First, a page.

Digital8 devices were only manufactured by Sony and Hitachi and were used exclusively in the amateur field. In addition to camcorders, there were also portable Digital8 video recorders, the so-called Video Walkman , which were already available in the same form for Video8 and Hi8. There were only two different models of this, one with and one without a hinged LCD . There have never been higher quality, semi-professional devices that used the Digital8 system.
Digital8 devices were designed especially for those switching from Video8 / Hi8 to the relatively inexpensive entry into digital technology, as they were cheaper than MiniDV camcorders in the early days and also offered the option of playing Video8 / Hi8 cassettes.
Compatibility and digitization
The recording format of Digital8 and DV is completely identical. All Digital8 camcorders have a DV-Out ( FireWire ), via which the transfer for post-processing to the PC as well as transferring e.g. B. on a DVD recorder is possible. As with MiniDV, there are also Digital8 camcorders with DV-In, via which the post-processed films can be played back from the PC to Digital8 with almost no loss. In the early days there were also camcorders that also had an analog video input and thus could be used as a video recorder, e.g. B. for the digitization of (S-) VHS could be used. Newer devices no longer offer this function.
Many older generation Digital8 camcorders were also able to play back the analog formats Video8 and Hi8; In the last model series (July 2007) Sony only offered a single Digital8 camcorder with this function in Germany, the DCR-TRV480E.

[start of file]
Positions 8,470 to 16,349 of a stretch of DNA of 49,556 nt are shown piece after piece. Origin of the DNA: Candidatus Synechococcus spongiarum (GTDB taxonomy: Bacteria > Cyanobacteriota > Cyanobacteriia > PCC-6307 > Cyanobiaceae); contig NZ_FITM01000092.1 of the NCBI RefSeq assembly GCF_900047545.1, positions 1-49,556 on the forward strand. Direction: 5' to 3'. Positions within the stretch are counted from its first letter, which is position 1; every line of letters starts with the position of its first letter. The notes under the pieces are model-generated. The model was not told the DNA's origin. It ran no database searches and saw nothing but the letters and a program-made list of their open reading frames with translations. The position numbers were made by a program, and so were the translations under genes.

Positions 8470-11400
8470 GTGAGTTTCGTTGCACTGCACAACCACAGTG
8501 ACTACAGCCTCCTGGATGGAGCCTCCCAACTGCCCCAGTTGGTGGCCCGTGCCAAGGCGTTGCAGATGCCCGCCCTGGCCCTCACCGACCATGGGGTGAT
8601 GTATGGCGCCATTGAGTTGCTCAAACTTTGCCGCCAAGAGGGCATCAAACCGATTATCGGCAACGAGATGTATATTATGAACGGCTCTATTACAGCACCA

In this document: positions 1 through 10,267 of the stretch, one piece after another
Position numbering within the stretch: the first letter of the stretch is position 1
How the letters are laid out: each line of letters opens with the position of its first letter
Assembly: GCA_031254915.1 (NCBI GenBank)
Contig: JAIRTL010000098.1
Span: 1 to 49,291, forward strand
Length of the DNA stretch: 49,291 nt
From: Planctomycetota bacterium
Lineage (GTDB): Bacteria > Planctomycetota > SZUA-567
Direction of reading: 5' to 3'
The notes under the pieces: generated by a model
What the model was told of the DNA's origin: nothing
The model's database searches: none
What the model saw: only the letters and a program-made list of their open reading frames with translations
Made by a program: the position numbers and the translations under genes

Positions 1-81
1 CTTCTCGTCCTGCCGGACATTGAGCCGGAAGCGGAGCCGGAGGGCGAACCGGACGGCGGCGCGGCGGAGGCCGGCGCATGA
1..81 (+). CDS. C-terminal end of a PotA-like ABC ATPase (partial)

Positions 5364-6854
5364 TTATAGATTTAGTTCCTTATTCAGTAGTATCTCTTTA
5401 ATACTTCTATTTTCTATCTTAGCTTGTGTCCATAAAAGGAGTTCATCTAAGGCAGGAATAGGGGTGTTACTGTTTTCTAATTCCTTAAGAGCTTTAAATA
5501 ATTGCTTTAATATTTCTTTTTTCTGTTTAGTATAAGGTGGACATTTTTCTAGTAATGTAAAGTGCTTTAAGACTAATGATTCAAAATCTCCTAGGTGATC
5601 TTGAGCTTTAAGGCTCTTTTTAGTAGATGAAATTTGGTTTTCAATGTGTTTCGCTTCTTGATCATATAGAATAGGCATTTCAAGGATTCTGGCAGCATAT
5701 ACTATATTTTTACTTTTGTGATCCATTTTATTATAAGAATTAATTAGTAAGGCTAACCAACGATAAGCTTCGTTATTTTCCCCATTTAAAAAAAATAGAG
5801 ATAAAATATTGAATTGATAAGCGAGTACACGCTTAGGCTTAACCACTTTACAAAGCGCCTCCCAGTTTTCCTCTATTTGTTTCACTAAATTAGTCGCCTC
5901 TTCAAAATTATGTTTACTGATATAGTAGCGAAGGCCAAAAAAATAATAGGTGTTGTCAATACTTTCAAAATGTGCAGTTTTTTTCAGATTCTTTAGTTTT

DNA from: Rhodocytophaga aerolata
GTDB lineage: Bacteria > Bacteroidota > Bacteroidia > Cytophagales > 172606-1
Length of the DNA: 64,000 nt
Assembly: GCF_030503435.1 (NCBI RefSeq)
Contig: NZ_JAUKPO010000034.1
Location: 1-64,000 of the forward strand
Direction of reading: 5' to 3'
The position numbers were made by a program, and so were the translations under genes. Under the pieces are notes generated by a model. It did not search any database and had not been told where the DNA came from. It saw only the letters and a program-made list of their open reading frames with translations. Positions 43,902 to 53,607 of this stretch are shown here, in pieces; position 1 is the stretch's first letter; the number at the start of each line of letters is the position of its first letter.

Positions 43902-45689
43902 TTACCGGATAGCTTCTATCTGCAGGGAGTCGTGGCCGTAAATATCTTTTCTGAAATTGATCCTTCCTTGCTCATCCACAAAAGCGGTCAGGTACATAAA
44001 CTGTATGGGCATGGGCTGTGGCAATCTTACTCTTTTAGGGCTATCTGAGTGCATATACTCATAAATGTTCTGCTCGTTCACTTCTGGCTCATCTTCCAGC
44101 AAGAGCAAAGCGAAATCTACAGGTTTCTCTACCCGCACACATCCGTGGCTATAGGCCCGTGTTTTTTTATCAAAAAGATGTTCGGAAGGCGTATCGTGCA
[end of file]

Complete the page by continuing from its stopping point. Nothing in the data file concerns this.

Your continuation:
In order to save Video8 and Hi8 recordings through digitization, playback in Digital8 camcorders is preferable, since the Digital8 camcorder converts the Video8 or Hi8 signal into the usual digital DV codec with almost no loss. It can be output via the FireWire output of the Digital8 camcorder. Video8 and Hi8 camcorders only output an analog signal over a composite or S-Video connection (Hi8 devices only). This analog connection alone causes losses, etc. a. due to cross-color and cross-luminance errors in composite connections; In addition, depending on the hardware used (video card in the computer, etc.), quality fluctuations occur during digitization.
Overall, compared to DV, Digital8 is considered to be much more robust, more durable and less error-prone. This is mainly due to the significantly higher tape speed (28.7 mm / s; DV: 18.8 mm / s) and larger track width (16.3 µm; DV: 10 µm), which is even the values of the professional DVCAM system exceeds. In addition, the tape of Digital8 cassettes is wider and thicker than that of DV.
Despite the technical superiority of the tape format, Digital8 could never prevail against MiniDV. In addition to the larger and more unwieldy design, the reasons for this are also the lack of high-quality camcorders in the range and marketing errors. Sony currently no longer offers Digital8 devices in Germany.
- Mobile weapons - Der Spiegel 1989 about the introduction of Hi8 and the " video wars " of the 1970s and 1980s
- vwestlife: Rare Hitachi Digital8 camcorder review & test. April 4, 2011, accessed July 11, 2016 .